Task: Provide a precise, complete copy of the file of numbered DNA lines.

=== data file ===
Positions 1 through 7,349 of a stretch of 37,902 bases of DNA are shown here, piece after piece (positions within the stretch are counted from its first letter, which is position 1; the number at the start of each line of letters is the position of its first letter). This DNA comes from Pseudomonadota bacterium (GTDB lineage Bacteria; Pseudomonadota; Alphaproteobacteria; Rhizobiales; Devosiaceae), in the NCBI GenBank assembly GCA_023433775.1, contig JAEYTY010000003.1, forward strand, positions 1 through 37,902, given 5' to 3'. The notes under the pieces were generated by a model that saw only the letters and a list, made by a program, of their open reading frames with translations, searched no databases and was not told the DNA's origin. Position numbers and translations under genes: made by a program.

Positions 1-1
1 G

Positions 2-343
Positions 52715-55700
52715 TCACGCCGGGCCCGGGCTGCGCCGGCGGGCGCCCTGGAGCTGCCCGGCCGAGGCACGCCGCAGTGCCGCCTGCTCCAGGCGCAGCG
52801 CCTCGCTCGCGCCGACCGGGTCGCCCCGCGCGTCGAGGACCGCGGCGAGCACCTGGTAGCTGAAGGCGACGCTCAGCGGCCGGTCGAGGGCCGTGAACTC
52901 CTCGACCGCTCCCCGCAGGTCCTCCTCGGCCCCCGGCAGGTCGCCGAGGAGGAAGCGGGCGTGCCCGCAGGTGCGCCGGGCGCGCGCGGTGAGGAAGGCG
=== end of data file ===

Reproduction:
Positions 1 through 7,349 of a stretch of 37,902 bases of DNA are shown here, piece after piece (positions within the stretch are counted from its first letter, which is position 1; the number at the start of each line of letters is the position of its first letter). This DNA comes from Pseudomonadota bacterium (GTDB lineage Bacteria; Pseudomonadota; Alphaproteobacteria; Rhizobiales; Devosiaceae), in the NCBI GenBank assembly GCA_023433775.1, contig JAEYTY010000003.1, forward strand, positions 1 through 37,902, given 5' to 3'. The notes under the pieces were generated by a model that saw only the letters and a list, made by a program, of their open reading frames with translations, searched no databases and was not told the DNA's origin. Position numbers and translations under genes: made by a program.

Positions 1-1
1 G

Positions 2-343
Positions 52715-55700
52715 TCACGCCGGGCCCGGGCTGCGCCGGCGGGCGCCCTGGAGCTGCCCGGCCGAGGCACGCCGCAGTGCCGCCTGCTCCAGGCGCAGCG
52801 CCTCGCTCGCGCCGACCGGGTCGCCCCGCGCGTCGAGGACCGCGGCGAGCACCTGGTAGCTGAAGGCGACGCTCAGCGGCCGGTCGAGGGCCGTGAACTC
52901 CTCGACCGCTCCCCGCAGGTCCTCCTCGGCCCCCGGCAGGTCGCCGAGGAGGAAGCGGGCGTGCCCGCAGGTGCGCCGGGCGCGCGCGGTGAGGAAGGCG